Our Council is to be applauded for soliciting Community Requests and for instituting consultations with Councilors as part of their budget deliberations. More citizens and members community groups should take advantage of this opportunity in the future. Here is an extract of the November 14th, 2017 Minutes of Special Committee of the Whole meeting that dealt with Community Requests:

Downtown Parking Improvements

– Councillor Bertram advised that he had met with the BIA to improve supply, manage the demand and provide alternatives for parking in the downtown. Karen Dunlop noted that she had met with BIA to discuss limited parking for 3 hours. There are some 1 hour signs that will be removed. The sidewalk budget has been increased from $9000 to $14000 in 2018. We will look at a priority listing of sidewalks in 2018. Phil Gerrard advised that leasing the former high school site is problematic as we do not know who the new owners will be. No cost has been identified. Our parking study will be reviewed in 2018.

Improve Signage for Free Parking in the Downtown Core
– Councillor Onasanya advised that he has met with the BIA. This will help businesses.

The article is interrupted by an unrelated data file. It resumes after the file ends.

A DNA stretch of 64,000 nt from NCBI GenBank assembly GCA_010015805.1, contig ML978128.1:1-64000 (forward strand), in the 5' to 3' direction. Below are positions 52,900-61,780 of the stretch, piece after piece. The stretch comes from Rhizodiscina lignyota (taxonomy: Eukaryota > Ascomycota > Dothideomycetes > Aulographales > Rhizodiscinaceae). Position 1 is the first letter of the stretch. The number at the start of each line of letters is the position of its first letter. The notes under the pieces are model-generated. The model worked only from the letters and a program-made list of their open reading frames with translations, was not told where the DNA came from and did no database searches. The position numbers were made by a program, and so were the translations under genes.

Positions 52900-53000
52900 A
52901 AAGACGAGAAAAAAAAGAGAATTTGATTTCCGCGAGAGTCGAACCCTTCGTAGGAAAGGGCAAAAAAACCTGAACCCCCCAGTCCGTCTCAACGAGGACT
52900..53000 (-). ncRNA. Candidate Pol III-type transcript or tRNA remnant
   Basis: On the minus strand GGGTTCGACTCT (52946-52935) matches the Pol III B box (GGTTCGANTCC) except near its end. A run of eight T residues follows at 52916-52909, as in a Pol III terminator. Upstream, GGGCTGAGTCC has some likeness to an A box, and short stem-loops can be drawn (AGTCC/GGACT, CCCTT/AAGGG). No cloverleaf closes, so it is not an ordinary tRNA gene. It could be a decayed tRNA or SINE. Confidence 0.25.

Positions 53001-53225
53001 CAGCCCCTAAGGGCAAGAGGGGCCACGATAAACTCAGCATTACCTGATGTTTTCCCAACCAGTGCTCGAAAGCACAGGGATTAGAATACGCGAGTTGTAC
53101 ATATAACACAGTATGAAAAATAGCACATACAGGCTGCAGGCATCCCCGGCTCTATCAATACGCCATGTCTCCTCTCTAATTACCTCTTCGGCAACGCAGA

Moved by David Gordon, Seconded by Jim Bertram
That $500 be included in the 2018 budget to improve directional signage for free downtown parking areas.

I will continue to work with the BIA to press the Municipality to implement their short term plans to improve the current parking situation and finally initiate long term plans to create additional off-street parking downtown. If we encourage people to shop, dine and explore Downtown Kemptville, they need to easily find convenient parking.

The Old Town Kemptville BIA – Will It Grow or Die?

Dear Friends of Downtown Kemptville:

When I accepted the position of Executive Director in January of 2016, I was quite frank about how I saw my primary responsibility working with the Old Town Kemptville BIA again. I was going to "either help build it or blow it up”.

The jury is still out on how successful we've been in building the BIA over the past two years. “We” because the current BIA Board of Management is committed to creating much more value to BIA Members and Associate Members than we currently offer. Eliminating the BIA is an option - the status quo is simply untenable; we can't continue in our current form.